PRINCETON, Ky. – With the corn harvest at hand, farmers may be considering how long to let their corn dry in the field before moving into grain bins. Whatever approach they take can be costly.
Natural and liquid propane gas prices have escalated from a year ago. Yet, leaving it in the field to dry can mean losses in the amount of grain harvested, especially in fields suffering from insect damage, said Sam McNeill, an agricultural engineer with the University of Kentucky Cooperative Extension Service.
Now and then. A survey of LP gas prices in central and western Kentucky shows a range from 86 cents to $1.09 this year compared to 65-90 cents a year ago or about a 25 percent increase on average. In comparison, natural gas prices are about 43 percent higher than a year ago.
Some farmers, who have the option of using either natural or LP gas, may want to consider which fuel source is their best option, McNeill said. Traditionally, natural gas has been about two-thirds the cost of liquid propane on a net energy basis, but today that may not be the case.
For example, if propane costs 92 cents per gallon and the price of natural gas is above $10 per 1,000 cubic feet, then LP gas is the better energy buy. Conversely, if natural gas is $8 per 1,000 cubic feet and LP gas is above 74 cents per gallon, then natural gas is the best option.
Conversion factor. An equivalent energy cost of LP gas can be found by dividing the price of natural gas by 10.87. If LP gas is priced above the equivalent energy price, then natural gas is the better buy and vise versa, he said.
A fuel cost comparison spreadsheet has been designed by McNeill and is available via the Internet through the UK College of Agriculture’s biosystems and agricultural engineering department’s Web site at www.bae.uky.edu/smcneill.
Most farmers won’t have a fuel option and for those the decision comes down to how long to allow for natural field drying. The answer depends largely on harvest capacity, dryer performance, the price of corn and drying energy (gas and electricity) and labor costs. But the trade-off often boils down to weighing the cost of excess harvest losses against energy costs for drying, McNeill said.
Excess losses are those incurred by leaving the crop to dry in the field and can be 2 percent to 8 percent above normal loss levels of 1 percent to 2 percent that have been reported for timely harvest.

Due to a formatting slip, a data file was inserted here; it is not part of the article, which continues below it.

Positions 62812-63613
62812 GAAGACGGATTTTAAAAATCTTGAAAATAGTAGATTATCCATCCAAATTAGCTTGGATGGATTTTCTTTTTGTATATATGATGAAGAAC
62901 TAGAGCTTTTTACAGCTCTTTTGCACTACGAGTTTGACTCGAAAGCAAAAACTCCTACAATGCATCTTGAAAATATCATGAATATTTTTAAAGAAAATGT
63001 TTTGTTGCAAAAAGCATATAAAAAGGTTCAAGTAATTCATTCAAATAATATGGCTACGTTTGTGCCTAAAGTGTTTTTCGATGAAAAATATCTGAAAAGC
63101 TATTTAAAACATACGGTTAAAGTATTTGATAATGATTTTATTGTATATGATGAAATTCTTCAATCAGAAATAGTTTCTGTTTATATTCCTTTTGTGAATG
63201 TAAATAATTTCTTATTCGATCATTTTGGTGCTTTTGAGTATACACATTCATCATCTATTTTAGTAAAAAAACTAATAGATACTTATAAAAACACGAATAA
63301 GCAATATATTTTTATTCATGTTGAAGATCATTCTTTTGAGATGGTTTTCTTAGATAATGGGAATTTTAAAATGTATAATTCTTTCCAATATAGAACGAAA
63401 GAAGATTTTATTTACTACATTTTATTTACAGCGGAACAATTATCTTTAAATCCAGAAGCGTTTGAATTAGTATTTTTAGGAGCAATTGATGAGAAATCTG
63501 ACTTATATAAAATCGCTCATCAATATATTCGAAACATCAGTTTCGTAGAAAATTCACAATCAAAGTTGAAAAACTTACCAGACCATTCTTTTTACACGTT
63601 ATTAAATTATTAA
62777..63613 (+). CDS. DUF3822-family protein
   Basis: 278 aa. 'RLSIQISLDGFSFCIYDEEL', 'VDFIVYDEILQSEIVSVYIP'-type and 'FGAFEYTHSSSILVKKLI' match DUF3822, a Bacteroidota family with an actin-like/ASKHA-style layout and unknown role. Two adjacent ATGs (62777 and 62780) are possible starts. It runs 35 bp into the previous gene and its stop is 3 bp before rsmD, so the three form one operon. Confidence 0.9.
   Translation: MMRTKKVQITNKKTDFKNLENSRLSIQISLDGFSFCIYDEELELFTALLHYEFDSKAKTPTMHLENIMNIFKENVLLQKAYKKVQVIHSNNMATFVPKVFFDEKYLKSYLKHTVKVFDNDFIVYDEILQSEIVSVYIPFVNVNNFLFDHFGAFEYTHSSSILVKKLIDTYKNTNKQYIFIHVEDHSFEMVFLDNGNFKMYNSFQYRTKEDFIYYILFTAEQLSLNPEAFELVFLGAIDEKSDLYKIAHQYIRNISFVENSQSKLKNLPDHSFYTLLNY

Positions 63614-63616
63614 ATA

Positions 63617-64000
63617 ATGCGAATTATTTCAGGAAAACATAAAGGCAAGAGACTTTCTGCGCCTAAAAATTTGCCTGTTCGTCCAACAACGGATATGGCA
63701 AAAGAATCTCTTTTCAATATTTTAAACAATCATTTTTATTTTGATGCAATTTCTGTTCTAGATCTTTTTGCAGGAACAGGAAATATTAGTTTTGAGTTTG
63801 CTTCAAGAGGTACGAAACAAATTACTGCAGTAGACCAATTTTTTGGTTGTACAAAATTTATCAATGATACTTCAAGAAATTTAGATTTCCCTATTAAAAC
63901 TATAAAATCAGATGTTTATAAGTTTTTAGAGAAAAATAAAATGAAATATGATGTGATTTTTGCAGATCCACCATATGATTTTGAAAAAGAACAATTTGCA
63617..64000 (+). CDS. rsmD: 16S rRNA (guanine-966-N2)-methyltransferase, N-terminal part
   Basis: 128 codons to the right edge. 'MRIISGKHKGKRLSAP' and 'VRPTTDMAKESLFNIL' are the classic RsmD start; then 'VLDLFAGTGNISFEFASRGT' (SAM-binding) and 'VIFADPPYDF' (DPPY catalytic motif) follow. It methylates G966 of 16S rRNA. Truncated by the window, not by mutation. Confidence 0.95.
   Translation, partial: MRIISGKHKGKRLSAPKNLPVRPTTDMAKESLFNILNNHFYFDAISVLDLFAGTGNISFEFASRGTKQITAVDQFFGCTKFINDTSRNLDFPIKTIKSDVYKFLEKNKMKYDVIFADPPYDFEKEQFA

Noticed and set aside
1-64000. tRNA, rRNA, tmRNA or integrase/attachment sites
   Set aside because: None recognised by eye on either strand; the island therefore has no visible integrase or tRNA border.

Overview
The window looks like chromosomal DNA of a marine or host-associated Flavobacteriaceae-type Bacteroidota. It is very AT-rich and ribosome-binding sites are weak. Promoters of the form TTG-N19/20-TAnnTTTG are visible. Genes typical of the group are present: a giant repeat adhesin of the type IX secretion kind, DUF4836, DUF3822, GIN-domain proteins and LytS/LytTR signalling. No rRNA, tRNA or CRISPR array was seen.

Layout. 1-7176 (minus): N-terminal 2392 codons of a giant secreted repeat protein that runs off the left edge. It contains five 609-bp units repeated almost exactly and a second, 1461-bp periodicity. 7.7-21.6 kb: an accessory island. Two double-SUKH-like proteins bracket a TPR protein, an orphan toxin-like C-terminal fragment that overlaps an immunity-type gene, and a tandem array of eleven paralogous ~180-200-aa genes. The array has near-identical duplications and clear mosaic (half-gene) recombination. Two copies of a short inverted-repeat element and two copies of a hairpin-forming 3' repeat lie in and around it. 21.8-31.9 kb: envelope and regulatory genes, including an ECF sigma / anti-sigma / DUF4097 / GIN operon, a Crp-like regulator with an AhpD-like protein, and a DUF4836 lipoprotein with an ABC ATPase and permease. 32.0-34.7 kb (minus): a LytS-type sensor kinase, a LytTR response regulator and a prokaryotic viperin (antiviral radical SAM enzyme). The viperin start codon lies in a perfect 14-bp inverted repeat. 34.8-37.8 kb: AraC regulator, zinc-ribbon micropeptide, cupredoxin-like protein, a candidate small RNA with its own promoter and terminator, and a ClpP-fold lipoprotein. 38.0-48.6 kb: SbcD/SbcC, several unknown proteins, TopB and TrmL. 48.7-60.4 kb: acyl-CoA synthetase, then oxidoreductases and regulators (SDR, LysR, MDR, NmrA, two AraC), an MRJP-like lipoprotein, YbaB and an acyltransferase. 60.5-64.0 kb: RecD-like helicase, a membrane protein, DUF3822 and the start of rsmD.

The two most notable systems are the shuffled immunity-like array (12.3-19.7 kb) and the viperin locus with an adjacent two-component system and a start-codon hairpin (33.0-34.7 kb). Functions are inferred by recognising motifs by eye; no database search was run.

Plenty to consider. To evaluate their harvest decision, producers need to look at typical yield levels, harvest losses and corn prices at a fixed drying cost for their operation, he said.
For instance. For example, consider a potential corn yield of 150 bushels per acre, excess harvest loss of 5 percent above normal losses of 1.5 percent and a selling price of $2.50 per bushel. The value of the extra corn left behind in the field, 7.4 bushels, is $18.50.
Comparing this figure with the cost of artificial drying shows that $13.32 per acre is needed to remove 5 points of moisture from a bushel of corn. So, the economics for this situation favors heated airdrying.
On the other hand, if corn moisture must be dried by 10 points and all other figures remain the same, the cost of drying increases to $26.65, which is $8.15 per acre more than allowing it to dry in the field.
Based on different scenarios compiled by McNeill, field drying may be the least cost option for all yield levels and corn prices if harvest losses are no more than 2 percent above normal levels. Conversely, if harvest losses are much above normal, greater than 8 percent, then heated air drying for 5 points of moisture is highly favored for all yield levels and grain prices.
Finally, at a medium harvest loss of 5 percent, energy costs for drying 5 points of moisture are lower than the value of the crop left in the field for all yield levels and corn prices. Artificial drying becomes more favorable as price and yield levels increase.
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